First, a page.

Minnesota Musing: Email Marketing - How Do They Get Your Email to Bug You

Updated on June 6, 2018

Montgomery Wards Catalog

I received a catalog in the mail the other day. From Montgomery Wards.

Montgomery Wards. This name brings back memories of the store that was located in St. Peter, Minnesota, that my mother did business with in the mid seventies. It was an office, basically, and all they did there was place orders for you and receive shipments of products.

It's not there, anymore, so it was very strange to get a catalog from them the other day. I thought they were out of business. Apparently not. I mean, Montgomery Wards in general.


Regardless. How did they get my address?

It was mailed to me. Through the postal system. But, they had to get my address from someone. I have not ordered from them at all. Ever. Did not know they were in business. It is certainly questionable about how they obtained my address.

I did not give it to them.

Bigger Catalogs in the 1970's

I have fond memories of the large catalogs that Montgomery Wards, and perhaps Sears Roebuck had in the years that I was growing up.

Those catalogs were huge. I remember mom would get it and she'd hand it to me and comment that I should look in it for my Christmas present. They had lots of things for sale that I personally thought were very interesting.

Telescopes, clothes, toys, games. My mother was more interested in household things like towels and the regular stuff that she was accustomed to ordering. It was all very convenient. She'd order stuff and she'd pick the stuff up at the receiving department.

A Letter from my Sister Dated 1974

I was rummaging through a box of papers that belonged to my sister and there was a notebook completely filled with a letter to me. It was dated 1974 and handwritten. My sister passed away a few years ago, so it's interesting and shocking to find things in her stuff that are addressed to me.

I'm 55 now, and this letter would have been written to me when I was 12 years old. It's interesting now, since she wrote it about what she was doing in her life at the time. At that time, I was a kid and didn't care, but now that I am 55, and interested, it's interesting to reread her letter and think about her.

My sister was 9 years older than myself, and she moved away from home when I was in fifth grade. We became fairly good friends when I was in fourth grade so the shock of losing her was pretty steep.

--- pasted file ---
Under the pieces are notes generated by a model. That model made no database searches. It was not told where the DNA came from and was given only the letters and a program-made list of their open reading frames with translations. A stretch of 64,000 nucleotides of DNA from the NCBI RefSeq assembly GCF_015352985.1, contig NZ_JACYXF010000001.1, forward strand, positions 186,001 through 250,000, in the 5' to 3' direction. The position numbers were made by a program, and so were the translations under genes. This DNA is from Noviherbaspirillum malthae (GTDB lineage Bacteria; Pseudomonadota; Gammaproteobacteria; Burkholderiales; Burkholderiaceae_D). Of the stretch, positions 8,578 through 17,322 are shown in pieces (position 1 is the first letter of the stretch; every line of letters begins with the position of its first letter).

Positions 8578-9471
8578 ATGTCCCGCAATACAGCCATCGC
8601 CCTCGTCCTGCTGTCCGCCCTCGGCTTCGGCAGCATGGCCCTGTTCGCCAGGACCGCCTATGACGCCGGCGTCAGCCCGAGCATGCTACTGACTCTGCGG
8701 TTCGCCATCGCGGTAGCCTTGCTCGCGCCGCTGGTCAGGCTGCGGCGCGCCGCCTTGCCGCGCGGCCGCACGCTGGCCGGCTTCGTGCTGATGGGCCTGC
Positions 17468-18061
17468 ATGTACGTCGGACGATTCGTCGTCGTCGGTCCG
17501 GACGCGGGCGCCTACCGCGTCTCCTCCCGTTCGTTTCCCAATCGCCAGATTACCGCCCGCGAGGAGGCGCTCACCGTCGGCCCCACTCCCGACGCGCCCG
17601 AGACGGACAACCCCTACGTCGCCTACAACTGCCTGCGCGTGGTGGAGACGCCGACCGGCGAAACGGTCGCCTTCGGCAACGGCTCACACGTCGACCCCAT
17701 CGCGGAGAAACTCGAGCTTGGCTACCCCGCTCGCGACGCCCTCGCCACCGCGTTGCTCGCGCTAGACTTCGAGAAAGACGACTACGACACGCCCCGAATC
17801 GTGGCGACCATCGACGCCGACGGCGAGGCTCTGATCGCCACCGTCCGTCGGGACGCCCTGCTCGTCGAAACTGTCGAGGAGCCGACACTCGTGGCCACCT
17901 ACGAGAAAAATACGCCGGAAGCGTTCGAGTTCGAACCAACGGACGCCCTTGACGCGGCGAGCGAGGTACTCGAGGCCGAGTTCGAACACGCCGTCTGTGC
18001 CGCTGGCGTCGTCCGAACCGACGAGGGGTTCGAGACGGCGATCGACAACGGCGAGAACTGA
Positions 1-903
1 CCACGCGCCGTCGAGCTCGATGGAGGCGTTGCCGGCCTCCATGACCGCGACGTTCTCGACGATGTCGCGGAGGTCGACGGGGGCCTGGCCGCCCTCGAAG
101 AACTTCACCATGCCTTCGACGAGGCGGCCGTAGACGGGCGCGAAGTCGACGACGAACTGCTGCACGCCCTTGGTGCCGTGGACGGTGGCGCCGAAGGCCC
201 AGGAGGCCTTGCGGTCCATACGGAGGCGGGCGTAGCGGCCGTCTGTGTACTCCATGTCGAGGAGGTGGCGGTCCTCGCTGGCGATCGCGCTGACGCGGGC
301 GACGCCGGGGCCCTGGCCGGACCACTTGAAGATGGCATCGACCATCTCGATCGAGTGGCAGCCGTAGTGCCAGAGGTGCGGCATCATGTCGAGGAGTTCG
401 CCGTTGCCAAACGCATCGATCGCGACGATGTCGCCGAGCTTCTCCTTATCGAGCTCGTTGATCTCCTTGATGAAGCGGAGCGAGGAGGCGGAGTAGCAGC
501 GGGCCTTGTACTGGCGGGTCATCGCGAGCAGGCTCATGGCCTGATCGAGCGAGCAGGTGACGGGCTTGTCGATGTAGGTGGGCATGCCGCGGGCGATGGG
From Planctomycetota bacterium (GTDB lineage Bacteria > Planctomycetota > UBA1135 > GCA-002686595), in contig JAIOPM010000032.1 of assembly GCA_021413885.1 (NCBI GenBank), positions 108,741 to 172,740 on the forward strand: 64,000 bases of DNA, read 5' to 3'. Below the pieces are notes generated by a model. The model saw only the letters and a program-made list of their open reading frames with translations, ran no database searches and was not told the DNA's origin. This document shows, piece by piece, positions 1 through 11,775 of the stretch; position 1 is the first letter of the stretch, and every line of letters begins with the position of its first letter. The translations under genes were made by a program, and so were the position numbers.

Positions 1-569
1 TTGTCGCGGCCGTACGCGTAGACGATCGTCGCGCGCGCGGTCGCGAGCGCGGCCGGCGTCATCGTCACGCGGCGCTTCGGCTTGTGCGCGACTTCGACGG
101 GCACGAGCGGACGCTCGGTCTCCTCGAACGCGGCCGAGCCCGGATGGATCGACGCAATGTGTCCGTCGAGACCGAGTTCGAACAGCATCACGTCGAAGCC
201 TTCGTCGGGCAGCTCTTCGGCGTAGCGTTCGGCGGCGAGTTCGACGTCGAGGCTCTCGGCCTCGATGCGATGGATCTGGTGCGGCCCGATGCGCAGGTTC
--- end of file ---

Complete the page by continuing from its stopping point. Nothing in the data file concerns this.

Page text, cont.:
Letters from the Past

As I read the letter, I google names and places.

Some are still around. Some are not. One, a travel agency page, had collected one hundred dollars from my sister and she wanted her money back. She had signed up to travel the world, and I do not know why they needed her money, but, in 1974, one hundred dollars was a lot of cash.

I see they have a website and when you go there, they have a "Win a Trip Sweepstakes' that you can enter. You have to enter your name and address and wait for your chance to win some dream trip.

Let me repeat that. They want your email address and the name and address associated with it.

There is also a link to click for their privacy policy. Apparently, all though the original page promises to never share your information, the company that they use to collect your information, does share your information.


Old Business

As I google Montgomey Wards, I find that they closed down in 2001. An interesting thing I learned, that in 1939, Robert Lewis May (July 27, 1905 – August 10, 1976) was the creator of Rudolph the Red-Nosed Reindeer.

He was a staff copywriter for Montgomery Wards and he was requested to write ad copy that included an animal.

Well, to make a long story short, Rudolph is a well known reindeer. Who doesn't sing the song about him at Christmas time?

Questions & Answers


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      • firstcookbooklady profile imageAUTHOR

        Char Milbrett 

        17 months ago from Minnesota

        Thanks for your comment, Pat Mills.

      • profile image

        Pat Mills 

        17 months ago from East Chicago, Indiana

        I knew Wards had continued as an online retailer, and I sometimes made purchases from their store in Munster, Indiana. Since their brick and mortar stores closed, though, I received neither a catalog nor an e-mail. Since then, other retailers, including Circuit City and H. H. Gregg, have gone from physical stores to online retailers. This, though, is business in the internet age. Thanks for sharing.

      • firstcookbooklady profile imageAUTHOR

        Char Milbrett 

        17 months ago from Minnesota

        Thanks, Larry Rankin, for your comment.

      • Larry Rankin profile image

        Larry Rankin 

        17 months ago from Oklahoma

        Interesting look at the old Montgomery Wards:-)


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